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How do I copy an object in Java?

I've got a function in my class Claus which calls a function to accept type Claus. I'm currently passing in this as the argument, however it's editing the current instance of the class which I don't want it to do. Instead, I'd like it to clone the current instance of the class and edit that, keeping the copies separate. How can I do that?


Perhaps I should have clarified my question a little further...

I've got an object which is inside another object.. e.g Claus and floss. I've been reading up on shallow copy vs deep copy and I think I've got Claus copying correctly. I'm doing it like so...

public Claus(Claus g){
    cla = new Floss(g.getFloss());
            //irrelevant other variables...
    p = g.getP();
    c = g.getC();

However, the function within Claus which I'm declaring in the constructor the exact same way.. that is....

 cla = new Floss(g.getFloss());

Where cla = the Floss variable and g = Claus which is being passed into the Constructor. The Floss object doesn't seem to be creating a deep copy like it should. Why is this happening?

marked as duplicate by Ja͢ck, tereško, Jacob Schoen, Wouter J, Guvante Dec 17 '12 at 22:22

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  • 1
    Could you provide code to illustrate what you are doing? – artdanil Dec 12 '11 at 22:43
  • Dose Claus implement Cloneable? What if you pass in a clone? What your describing doesn't have a bad code smell per se, but perhaps a very slight odor. I wonder if you're going about things wrong. Perhaps you'll be better off telling us what behavior you're trying to achieve and not how you're trying in code to achieve it. – Hovercraft Full Of Eels Dec 12 '11 at 22:44
  • 5
    Man it's like attack of the clones in here. – Paul Bellora Dec 12 '11 at 22:45
  • @KublaiKhan: indeed! – Hovercraft Full Of Eels Dec 12 '11 at 22:47
  • I've provided an update on my question to help clarify things. – user596186 Dec 12 '11 at 23:50

Implement Cloneable and use this.clone(), just like any other variable.


You should take a look at the method Object#clone



Consider implementing a copy constructor for your class. This is a constructor that takes another instance of the same type and copies its state into the new object.

void foo(Claus c)

Rather than foo(this), do foo(new Claus(this))


And then define a copy constructor in Claus like so:

public Claus(Claus c)
    this.whatever = c.whatever;
    // etc.
  • I don't think the constructor of Claus will look like this. – RoflcoptrException Dec 12 '11 at 22:45
  • Copy constructor? – Andrew Rasmussen Dec 12 '11 at 22:45
  • Copy constructor in Java ? – RoflcoptrException Dec 12 '11 at 22:47
  • Is that bad style in Java? Sorry I come from a C++ background but would love to learn about Java standards. – Andrew Rasmussen Dec 12 '11 at 22:49
  • There is no built-in copy constructor in Java – RoflcoptrException Dec 12 '11 at 22:49
 Object objClone = obj.clone();

Clone will return just like it sounds, a clone of your object. Clone() is a method from the Object super class, so all of your objects will have access to this method if you implement the Cloneable interface.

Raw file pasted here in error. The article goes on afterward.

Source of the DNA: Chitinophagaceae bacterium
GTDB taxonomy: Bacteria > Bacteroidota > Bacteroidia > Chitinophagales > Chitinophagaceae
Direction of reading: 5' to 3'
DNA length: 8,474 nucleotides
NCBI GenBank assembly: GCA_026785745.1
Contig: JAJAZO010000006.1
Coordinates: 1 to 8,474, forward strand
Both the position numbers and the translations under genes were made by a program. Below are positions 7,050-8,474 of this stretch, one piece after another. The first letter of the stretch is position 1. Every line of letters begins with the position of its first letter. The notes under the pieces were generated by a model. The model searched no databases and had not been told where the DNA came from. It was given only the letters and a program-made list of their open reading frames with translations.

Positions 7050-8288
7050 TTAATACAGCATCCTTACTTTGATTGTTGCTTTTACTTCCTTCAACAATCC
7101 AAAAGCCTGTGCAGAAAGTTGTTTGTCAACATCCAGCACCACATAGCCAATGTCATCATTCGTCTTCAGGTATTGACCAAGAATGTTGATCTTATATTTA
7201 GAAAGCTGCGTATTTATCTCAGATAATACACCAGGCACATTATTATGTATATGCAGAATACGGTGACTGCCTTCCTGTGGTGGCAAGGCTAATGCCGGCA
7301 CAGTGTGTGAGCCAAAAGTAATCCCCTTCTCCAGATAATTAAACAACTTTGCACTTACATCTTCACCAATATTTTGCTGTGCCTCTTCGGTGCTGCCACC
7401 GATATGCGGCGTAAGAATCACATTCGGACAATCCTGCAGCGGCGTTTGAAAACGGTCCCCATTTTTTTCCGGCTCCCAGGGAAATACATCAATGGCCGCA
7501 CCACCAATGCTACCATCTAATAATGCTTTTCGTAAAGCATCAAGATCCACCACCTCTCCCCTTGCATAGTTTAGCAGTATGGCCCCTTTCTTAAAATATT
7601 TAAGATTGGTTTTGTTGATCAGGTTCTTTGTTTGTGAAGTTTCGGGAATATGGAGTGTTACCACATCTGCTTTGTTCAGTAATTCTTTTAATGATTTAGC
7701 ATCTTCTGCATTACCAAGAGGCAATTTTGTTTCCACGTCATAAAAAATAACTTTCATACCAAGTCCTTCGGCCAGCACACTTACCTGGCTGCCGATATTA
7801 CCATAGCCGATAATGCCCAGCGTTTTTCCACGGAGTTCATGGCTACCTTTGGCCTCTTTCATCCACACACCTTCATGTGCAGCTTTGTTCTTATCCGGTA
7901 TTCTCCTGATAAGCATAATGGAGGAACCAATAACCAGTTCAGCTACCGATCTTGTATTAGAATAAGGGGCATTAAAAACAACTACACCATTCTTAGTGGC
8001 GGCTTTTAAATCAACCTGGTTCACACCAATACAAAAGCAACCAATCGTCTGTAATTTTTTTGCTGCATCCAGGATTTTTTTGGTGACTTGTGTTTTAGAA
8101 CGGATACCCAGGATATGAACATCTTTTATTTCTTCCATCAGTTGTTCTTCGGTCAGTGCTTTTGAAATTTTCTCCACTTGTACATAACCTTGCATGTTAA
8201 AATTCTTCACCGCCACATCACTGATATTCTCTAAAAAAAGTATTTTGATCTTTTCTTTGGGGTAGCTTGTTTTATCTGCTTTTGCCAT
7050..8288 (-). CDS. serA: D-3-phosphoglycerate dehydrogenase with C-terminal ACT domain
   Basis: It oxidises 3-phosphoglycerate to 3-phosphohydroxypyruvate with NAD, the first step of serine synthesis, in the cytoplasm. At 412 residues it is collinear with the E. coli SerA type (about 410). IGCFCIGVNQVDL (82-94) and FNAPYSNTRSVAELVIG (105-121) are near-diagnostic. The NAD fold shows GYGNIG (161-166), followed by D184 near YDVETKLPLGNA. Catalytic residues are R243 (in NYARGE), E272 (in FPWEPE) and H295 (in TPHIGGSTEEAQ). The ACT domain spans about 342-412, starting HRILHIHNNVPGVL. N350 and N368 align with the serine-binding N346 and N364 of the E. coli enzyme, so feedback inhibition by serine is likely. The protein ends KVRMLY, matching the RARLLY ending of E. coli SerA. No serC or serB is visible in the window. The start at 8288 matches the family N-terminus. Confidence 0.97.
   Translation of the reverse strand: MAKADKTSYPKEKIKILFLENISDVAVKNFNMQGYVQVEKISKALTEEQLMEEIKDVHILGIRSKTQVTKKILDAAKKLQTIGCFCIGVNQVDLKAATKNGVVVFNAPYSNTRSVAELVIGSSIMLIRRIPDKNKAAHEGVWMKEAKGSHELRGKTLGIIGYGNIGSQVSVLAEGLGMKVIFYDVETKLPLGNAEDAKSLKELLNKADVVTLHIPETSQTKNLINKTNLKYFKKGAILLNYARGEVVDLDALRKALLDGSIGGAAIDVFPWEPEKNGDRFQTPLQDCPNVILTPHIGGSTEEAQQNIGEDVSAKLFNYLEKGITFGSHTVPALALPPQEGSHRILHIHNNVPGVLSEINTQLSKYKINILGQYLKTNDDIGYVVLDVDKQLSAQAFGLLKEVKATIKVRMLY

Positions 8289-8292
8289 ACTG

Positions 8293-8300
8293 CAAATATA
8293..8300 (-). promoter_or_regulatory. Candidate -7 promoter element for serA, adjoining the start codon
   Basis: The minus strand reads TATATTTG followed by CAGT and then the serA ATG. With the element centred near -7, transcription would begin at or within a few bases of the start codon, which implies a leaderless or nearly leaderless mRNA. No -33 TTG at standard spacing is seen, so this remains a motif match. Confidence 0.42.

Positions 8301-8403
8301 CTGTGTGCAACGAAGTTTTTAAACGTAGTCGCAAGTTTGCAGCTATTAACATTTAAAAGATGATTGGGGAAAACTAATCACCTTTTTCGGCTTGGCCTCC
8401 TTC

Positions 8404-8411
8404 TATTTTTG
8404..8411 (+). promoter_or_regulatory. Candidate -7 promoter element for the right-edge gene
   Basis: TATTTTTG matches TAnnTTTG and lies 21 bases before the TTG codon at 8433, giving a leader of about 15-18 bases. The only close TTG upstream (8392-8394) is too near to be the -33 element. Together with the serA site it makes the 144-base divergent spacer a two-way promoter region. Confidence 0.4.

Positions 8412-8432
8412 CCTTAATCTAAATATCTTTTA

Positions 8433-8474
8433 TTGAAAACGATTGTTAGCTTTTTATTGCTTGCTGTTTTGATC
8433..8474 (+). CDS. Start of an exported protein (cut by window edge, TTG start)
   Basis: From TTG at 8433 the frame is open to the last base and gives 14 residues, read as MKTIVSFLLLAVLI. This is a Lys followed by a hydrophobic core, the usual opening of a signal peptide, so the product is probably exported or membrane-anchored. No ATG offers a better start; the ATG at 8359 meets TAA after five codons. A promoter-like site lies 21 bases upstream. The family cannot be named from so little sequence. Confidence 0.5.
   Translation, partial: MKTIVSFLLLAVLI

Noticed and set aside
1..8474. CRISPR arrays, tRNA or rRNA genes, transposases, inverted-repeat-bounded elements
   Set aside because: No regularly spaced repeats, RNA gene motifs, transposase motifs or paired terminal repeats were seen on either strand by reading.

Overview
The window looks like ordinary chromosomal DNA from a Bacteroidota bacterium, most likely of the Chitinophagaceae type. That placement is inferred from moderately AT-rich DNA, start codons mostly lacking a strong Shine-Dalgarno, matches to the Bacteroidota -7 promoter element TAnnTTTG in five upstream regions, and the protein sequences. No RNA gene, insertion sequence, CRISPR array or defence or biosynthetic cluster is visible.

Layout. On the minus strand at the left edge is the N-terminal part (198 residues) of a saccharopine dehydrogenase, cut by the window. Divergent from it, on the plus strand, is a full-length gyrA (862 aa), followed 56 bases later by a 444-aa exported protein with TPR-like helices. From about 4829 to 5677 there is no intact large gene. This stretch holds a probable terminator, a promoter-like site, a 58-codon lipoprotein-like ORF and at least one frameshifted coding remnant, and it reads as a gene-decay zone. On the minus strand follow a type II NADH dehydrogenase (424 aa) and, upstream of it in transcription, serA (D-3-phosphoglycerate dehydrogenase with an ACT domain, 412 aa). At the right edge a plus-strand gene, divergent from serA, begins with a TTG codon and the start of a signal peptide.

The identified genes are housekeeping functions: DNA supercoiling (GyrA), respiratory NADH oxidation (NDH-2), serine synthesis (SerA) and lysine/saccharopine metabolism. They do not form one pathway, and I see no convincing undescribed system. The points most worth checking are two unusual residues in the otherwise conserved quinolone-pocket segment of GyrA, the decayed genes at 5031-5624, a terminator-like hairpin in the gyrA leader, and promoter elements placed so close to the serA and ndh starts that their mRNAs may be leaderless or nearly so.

• 2
    Only works if the type of obj implements Cloneable. Otherwise you get CloneNotSupportedException. – Ken Wayne VanderLinde Dec 12 '11 at 22:51

You can do this:

public class MyObject {
   private String attr1;

   public MyObject() {} //first construct

   public MyObject(MyObject obj) { 
       //do copy of all attributes 
       this.attr1 = obj.getAttr1();

   //setters and getters

   public void method(MyObject obj) {
      MyObject obj2 = new MyObject(obj);
      //your processing


and call it

MyObject obj = new MyObject();

Hope this help..


You might want to implement the .clone() method. But, you have to make sure it implements the Cloneable interface.

But it's suggested to prefer other methods like Copy Constructor and static-factory-method that takes an object as an argument and creates a new instance that's a copy of the passed object.

But, one thing that you really need to be aware of is that whether just a shallow copy of all the fields is enough or do you need a deep copy. Because, in case you need a deep copy and created a shallow copy of your object might mean a potential bug in your code.


As others have said, you should either implement the clone() method or create a copy constructor.

Whichever solution you choose, you will want to make what is called a "deep copy". If the object is simple, than creating a deep copy is simple. If the object is complicated, one trick is to serialize and deserialize the object. This will make a deep copy with a minimum amount of effort.

Whenever I do this I like to use XStream instead of native Java serialization. It serializes an object into XML, including any nested objects and collections, which you can then deserialize for a deep copy. The following code will most likely work for your class with no modifications:

public Claus clone(Claus source) {
      XStream xstream = new XStream();
      String serializedObj = xstream.toXML(source);
      return (Claus) xstream.fromXML(serializedObj);

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